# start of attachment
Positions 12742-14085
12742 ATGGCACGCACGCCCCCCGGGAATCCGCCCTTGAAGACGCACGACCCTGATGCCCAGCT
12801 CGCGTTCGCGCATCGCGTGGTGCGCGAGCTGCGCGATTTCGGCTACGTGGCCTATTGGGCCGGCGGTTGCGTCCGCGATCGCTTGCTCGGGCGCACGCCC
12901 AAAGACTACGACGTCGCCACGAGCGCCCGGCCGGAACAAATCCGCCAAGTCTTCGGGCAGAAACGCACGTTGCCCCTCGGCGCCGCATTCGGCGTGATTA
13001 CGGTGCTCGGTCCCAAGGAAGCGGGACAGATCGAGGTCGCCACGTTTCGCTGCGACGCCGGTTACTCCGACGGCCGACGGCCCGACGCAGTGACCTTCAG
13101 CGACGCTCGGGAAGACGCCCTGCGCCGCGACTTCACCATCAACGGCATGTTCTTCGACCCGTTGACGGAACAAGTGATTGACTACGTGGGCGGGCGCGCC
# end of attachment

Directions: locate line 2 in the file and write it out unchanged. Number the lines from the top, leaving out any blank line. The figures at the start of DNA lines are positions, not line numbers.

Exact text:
12742 ATGGCACGCACGCCCCCCGGGAATCCGCCCTTGAAGACGCACGACCCTGATGCCCAGCT